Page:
Motels Lag in Power Sustainability. One Mission Could Change That.

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Hotels Lag in Energy Sustainability. One Project May Change That.

The hotel industry has lagged behind other real estate sectors when it comes to introducing energy efficiency measures. However, a developer in Connecticut is hoping to change that by converting an office building into possibly the most energy-efficient hotel in the country.

The $ 50 million gamble aims to transform the long-vacant headquarters of the Armstrong Rubber Company, a distinctive New Haven concrete box designed by modernist architect Marcel Breuer in the late 1960s, as a 165-room boutique hotel to revive what is known as Hotel Marcel.

Developer and architect Bruce Becker is building the hotel to meet net zero energy standards, which means it generates as much energy as it consumes.

"It's probably the most challenging project I've ever done, especially since we did it during a pandemic," said Becker, whose company Becker + Becker is based in Westport. "But I've been fascinated by the building, at least since I was a PhD student at Yale in the late 1980s, and I thought it might be fascinating."

Some major hotel brands and owners have set company-wide greenhouse gas reduction goals, but much of the industry has not taken steps to conserve energy and reduce operating costs, according to a report from the Urban Land Institute's Greenprint Center for Building Performance.

Barriers to widespread adoption include complicated hotel owner / operator models, lack of collection of energy usage data and concerns about the impact on guests, the report said.

"The hotel industry is very well positioned to benefit from sustainability – the owner / operator bears the burden of all energy costs," said Marta Schantz, Senior Vice President of the center. "The fact that this Connecticut project chose to do this from the start is the perfect, most affordable way to do it."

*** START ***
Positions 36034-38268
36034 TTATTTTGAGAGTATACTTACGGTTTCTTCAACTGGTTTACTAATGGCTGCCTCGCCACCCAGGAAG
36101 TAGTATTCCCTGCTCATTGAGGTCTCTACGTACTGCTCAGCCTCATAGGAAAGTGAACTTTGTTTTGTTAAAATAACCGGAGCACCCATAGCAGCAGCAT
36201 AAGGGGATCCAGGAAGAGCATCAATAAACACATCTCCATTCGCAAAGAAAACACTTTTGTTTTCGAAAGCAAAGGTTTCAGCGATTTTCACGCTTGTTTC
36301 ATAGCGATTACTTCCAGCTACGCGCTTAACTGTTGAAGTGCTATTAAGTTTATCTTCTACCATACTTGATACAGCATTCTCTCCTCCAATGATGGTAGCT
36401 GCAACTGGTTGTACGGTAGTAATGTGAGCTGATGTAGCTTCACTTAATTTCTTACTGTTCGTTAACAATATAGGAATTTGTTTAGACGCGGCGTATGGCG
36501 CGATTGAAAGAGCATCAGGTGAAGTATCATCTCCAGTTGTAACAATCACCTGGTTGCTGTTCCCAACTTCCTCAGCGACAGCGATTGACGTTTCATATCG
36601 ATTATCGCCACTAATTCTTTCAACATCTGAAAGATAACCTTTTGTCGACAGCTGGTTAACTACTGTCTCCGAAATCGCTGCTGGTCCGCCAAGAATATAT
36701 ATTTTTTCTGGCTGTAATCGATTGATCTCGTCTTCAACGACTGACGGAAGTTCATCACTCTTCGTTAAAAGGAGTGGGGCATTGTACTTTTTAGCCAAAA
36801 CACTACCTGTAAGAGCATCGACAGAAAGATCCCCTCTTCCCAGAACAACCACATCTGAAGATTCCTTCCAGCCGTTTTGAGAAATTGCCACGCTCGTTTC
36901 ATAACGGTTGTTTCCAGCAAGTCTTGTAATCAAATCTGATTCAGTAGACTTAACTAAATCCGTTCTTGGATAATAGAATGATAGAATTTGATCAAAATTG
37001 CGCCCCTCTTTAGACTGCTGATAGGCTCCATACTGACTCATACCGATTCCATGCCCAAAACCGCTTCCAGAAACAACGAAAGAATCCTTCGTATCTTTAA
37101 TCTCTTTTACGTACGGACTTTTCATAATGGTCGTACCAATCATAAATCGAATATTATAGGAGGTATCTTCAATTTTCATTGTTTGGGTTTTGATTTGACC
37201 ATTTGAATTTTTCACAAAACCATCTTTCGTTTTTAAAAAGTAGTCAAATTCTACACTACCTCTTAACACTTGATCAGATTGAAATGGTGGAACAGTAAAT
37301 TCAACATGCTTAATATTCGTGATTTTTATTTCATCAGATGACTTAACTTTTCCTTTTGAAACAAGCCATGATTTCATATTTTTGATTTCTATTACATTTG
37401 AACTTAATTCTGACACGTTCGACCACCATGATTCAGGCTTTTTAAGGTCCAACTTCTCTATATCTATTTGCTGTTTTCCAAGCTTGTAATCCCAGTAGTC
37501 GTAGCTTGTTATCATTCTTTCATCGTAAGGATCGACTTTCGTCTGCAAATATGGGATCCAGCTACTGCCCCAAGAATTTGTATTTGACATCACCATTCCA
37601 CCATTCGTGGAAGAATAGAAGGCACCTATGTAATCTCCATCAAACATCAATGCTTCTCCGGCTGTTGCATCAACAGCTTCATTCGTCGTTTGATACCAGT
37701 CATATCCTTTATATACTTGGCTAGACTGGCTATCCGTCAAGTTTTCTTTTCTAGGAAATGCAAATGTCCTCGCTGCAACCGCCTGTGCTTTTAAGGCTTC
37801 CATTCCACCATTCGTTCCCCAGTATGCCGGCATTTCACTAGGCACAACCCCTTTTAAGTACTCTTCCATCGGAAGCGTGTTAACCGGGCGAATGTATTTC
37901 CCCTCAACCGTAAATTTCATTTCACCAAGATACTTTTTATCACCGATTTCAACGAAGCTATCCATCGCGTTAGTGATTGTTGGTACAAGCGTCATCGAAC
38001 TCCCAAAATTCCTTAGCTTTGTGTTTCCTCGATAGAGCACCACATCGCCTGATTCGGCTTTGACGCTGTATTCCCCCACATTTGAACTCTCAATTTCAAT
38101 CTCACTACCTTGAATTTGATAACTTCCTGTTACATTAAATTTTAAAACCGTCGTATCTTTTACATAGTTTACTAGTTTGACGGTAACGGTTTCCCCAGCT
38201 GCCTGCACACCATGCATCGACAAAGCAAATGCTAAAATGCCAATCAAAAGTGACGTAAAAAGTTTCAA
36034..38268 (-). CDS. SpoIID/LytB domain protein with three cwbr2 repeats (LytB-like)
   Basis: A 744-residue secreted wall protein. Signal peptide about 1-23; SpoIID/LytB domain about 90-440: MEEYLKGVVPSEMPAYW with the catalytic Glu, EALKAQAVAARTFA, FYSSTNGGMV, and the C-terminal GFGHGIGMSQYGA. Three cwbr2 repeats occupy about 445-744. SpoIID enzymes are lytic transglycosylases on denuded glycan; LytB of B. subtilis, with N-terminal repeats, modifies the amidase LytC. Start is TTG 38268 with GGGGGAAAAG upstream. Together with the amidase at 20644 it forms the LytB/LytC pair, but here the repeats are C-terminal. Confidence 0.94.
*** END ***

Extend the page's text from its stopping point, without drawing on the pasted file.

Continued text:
Ms. Schantz said she didn't know of any other net zero energy hotel in the United States. However, some major hotel brands are trying to reduce their carbon footprint by using various management systems and apps to track their progress.

One of the leading companies is Host Hotels & Resorts, a real estate investment company that owns around 80 upscale hotels in Brazil, Canada, and the United States. The trust aims to reduce CO2 emissions by 55 percent by 2025.

Such goals are of increasing interest to investors who regularly inquire about environmentally and socially responsible business practices, said Michael Chang, director of energy and sustainability at Host Hotels.

The trust uses a diagnostic tool that identifies ways to install energy-saving technologies like LED lighting and room thermostats with occupancy sensors that offer a good return on investment, he said. Trust makes the investment and it depends on hotel operators to use them efficiently. To this end, the company prefers to work with brands that have their own sustainability programs, said Chang.

The trust also hopes to increase the share of renewable energies in energy consumption by 30 percent over the next five years, primarily through external solar contracts.

"Even if we covered our portfolio with solar, we would probably only achieve 10 percent of our energy consumption," said Chang. "There is limited space to attach panels."

The Armstrong building on Interstate 95 near New Haven Harbor has an eye-catching brutalist design that features a two-story open gap between the office block above and the laboratory room on the ground floor. The beige exterior of the building is made of precast concrete and is lined with deep windows.